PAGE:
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Bayesian Estimation of Conditional Independence Graphs Improves Functional Connectivity Estimates.

Hinne M, Janssen RJ, Heskes T, van Gerven MA - PLoS Comput. Biol. (2015)

Bottom Line: A popular alternative that addresses this issue is partial correlation, which regresses out the signal of potentially confounding variables, resulting in a measure that reveals only direct connections.As our Bayesian formulation of functional connectivity provides access to the posterior distribution instead of only to point estimates, we are able to quantify the uncertainty associated with our results.The implication of this is that deterministic alternatives may misjudge connectivity results by drawing conclusions from noisy and limited data.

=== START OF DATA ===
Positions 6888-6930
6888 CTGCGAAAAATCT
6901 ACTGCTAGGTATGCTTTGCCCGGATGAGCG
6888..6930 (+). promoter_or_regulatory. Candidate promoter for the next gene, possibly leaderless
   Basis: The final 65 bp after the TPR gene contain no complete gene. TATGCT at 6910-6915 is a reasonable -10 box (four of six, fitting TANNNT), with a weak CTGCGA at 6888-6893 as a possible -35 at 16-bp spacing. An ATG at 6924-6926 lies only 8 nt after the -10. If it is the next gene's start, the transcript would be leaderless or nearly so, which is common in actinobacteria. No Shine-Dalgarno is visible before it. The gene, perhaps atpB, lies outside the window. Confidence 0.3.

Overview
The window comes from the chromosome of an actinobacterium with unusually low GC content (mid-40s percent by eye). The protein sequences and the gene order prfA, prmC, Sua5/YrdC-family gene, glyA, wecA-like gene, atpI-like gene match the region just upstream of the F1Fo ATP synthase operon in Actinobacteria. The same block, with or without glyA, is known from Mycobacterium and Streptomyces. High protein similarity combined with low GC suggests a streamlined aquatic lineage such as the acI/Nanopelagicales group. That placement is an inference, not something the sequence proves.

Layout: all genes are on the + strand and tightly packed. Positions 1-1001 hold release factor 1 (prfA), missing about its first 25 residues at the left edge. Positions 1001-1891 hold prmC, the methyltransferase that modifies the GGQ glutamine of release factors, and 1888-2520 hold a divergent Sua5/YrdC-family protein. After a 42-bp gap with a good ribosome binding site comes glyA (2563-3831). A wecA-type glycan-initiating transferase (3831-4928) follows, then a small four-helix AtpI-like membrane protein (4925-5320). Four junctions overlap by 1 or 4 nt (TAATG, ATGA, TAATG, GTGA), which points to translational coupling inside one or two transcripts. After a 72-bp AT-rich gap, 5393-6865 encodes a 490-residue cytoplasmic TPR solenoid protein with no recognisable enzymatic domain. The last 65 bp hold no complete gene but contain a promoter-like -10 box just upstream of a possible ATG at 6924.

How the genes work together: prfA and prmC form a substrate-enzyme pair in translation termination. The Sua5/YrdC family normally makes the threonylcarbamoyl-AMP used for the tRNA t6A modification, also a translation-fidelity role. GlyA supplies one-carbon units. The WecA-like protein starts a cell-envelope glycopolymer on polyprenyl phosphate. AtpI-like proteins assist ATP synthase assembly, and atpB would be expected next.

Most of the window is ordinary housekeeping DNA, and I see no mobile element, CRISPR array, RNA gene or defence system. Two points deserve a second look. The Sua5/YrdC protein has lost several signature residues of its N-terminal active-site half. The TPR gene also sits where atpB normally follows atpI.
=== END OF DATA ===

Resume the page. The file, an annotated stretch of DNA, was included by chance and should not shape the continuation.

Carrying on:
View Article: PubMed Central - PubMed

Affiliation: Radboud University, Institute for Computing and Information Sciences, Nijmegen, the Netherlands.

ABSTRACT